Julio Cortázar (1914–84) influenced a generation of writers from Argentina to Mexico. "The Island at Noon" is published in the collection All Fires the Fire (Marion Boyars Modern Classics)


The island at noon

The first time he saw the island, Marini was politely leaning over the seats on the left, adjusting a plastic table before setting a lunch tray down. The passenger had looked at him several times as he came and went with magazines or glasses of whisky; Marini lingered while he adjusted the table, wondering, bored, if it was worth responding to the passenger's insistent look, one American woman out of many, when in the blue oval of the window appeared the coast of the island, the golden strip of the beach, the hills that rose toward the desolate plateau. Correcting the faulty position of the bottle of beer, Marini smiled to the passenger. "The Greek islands," he said. "Oh yes, Greece," the American woman answered with false interest. A bell rang briefly, and the steward straightened up, without removing the professional smile from his thin lips. He began attending to a Syrian couple, who ordered tomato juice, but in the tail of the plane he gave himself a few seconds to look down again; the island was small and solitary, and the Aegean Sea surrounded it with an intense blue that exalted the curl of a dazzling and kind of petrified white, which down below could be foam breaking against reefs and coves. Marini saw that the deserted beaches ran north and west; the rest was the mountain which fell straight into the sea. A rocky and deserted island, although the lead-grey spot near the northern beach could be a house, perhaps a group of primitive houses. He started opening the can of juice, and when he had straightened up the island had vanished from the window; only the sea was left, an endless green horizon. He looked at his wristwatch without knowing why; it was exactly noon.

Marini liked being assigned to the Rome–Tehran line. The flight was less gloomy than on the northern lines, and the girls seemed happy to go to the Orient or to get to know Italy. Four days later, when he was helping a little boy who had lost his spoon and was pointing downheartedly at his dessert plate, he again discovered the edge of the island. There was a difference of eight minutes, but when he leaned over to a window in the tail he had no doubts; the island had an unmistakable shape, like a turtle whose claws were barely out of the water. He looked at it until they called for him, this time sure that the lead-grey spot was a group of houses; he managed to make out the lines of some cultivated fields that extended to the beach. During the stop at Beirut he looked at the stewardess's atlas and wondered if the island wasn't Horos. The radio operator, an indifferent Frenchman, was surprised at his interest. "All those islands look alike. I've been doing this route for two years, and I don't care a fig about them. Yes, show it to me next time." It wasn't Horos, but Xiros, one of the many islands on the fringe of the tourist circuits. "It won't last five years," the stewardess said to him while they had a drink in Rome. "Hurry up if you're thinking of going, the hordes will be there any moment now. Genghis Cook is watching." But Marini kept thinking about the island, looking at it when he remembered or if there was a window near, almost always shrugging his shoulders in the end. None of it made any sense – flying three times a week at noon over Xiros was as unreal as dreaming three times a week that he was flying over Xiros. Everything was falsified in the futile and recurrent vision; except, perhaps, the desire to repeat it, the consulting of the wristwatch before noon, the brief, pricking contact with the dazzling white band at the edge of an almost black blue, and the houses where the fishermen would barely lift their eyes to follow the passage of that other unreality.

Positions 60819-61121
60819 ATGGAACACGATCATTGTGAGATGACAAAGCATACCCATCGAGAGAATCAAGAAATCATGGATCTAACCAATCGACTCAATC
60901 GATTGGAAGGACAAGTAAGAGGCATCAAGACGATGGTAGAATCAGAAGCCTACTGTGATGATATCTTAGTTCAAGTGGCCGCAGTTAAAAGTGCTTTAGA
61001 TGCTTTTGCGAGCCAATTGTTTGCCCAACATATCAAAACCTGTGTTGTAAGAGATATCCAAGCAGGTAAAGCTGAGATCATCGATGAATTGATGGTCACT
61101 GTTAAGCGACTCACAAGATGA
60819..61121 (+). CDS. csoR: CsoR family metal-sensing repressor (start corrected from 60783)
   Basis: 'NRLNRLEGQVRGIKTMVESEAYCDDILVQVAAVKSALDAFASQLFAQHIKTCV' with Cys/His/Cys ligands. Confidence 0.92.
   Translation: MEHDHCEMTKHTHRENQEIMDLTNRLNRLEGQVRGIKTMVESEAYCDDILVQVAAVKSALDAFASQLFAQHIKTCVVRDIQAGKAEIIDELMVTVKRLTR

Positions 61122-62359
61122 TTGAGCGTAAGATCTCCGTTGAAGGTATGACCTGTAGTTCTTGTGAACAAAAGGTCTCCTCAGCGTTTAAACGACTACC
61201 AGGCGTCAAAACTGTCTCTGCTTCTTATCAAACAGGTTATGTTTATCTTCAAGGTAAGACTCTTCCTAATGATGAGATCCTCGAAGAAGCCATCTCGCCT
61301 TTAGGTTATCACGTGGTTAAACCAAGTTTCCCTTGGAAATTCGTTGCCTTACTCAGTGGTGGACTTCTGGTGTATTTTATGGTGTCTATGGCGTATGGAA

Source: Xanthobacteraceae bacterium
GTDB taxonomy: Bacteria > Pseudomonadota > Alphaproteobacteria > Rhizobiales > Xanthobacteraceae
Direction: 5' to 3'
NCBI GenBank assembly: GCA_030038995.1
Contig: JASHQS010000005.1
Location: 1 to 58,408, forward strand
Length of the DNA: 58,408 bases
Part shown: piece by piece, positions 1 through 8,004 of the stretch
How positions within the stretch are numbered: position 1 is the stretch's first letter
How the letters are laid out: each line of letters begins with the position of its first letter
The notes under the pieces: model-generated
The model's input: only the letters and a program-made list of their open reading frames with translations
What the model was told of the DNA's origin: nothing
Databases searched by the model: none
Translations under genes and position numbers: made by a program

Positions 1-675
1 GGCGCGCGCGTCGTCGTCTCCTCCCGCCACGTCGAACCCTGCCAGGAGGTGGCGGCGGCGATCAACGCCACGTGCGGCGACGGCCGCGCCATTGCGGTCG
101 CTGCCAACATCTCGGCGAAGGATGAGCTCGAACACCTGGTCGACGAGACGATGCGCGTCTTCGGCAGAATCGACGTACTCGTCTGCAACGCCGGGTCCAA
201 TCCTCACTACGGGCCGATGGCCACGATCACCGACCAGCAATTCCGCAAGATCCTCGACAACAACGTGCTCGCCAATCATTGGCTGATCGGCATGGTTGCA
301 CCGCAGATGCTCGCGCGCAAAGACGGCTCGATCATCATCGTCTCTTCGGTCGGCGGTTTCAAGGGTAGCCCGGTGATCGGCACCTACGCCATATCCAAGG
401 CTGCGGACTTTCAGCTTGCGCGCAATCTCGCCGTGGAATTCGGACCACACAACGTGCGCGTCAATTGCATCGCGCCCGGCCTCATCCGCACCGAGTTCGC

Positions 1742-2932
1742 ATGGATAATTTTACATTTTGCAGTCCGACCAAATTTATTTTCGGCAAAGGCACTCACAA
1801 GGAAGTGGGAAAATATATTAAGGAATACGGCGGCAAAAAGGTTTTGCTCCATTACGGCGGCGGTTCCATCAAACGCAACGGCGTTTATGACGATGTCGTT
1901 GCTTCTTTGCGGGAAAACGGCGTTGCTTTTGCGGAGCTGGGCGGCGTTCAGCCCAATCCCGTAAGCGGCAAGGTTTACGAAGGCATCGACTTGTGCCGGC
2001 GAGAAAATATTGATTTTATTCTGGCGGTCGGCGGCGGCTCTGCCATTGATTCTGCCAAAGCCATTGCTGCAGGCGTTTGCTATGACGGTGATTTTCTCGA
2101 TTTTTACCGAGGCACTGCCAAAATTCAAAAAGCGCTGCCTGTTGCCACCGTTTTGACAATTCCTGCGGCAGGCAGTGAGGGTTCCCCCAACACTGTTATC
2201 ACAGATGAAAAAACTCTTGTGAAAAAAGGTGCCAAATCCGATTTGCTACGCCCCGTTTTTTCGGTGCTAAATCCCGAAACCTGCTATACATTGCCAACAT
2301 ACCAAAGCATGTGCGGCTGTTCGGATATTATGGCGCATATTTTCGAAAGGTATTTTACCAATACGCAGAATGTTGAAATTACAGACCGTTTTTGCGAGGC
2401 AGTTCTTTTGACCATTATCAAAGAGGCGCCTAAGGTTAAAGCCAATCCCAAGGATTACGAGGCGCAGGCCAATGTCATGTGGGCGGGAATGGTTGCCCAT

Continues in issue 19. Order now.

Translated by Suzanne Jill Levine



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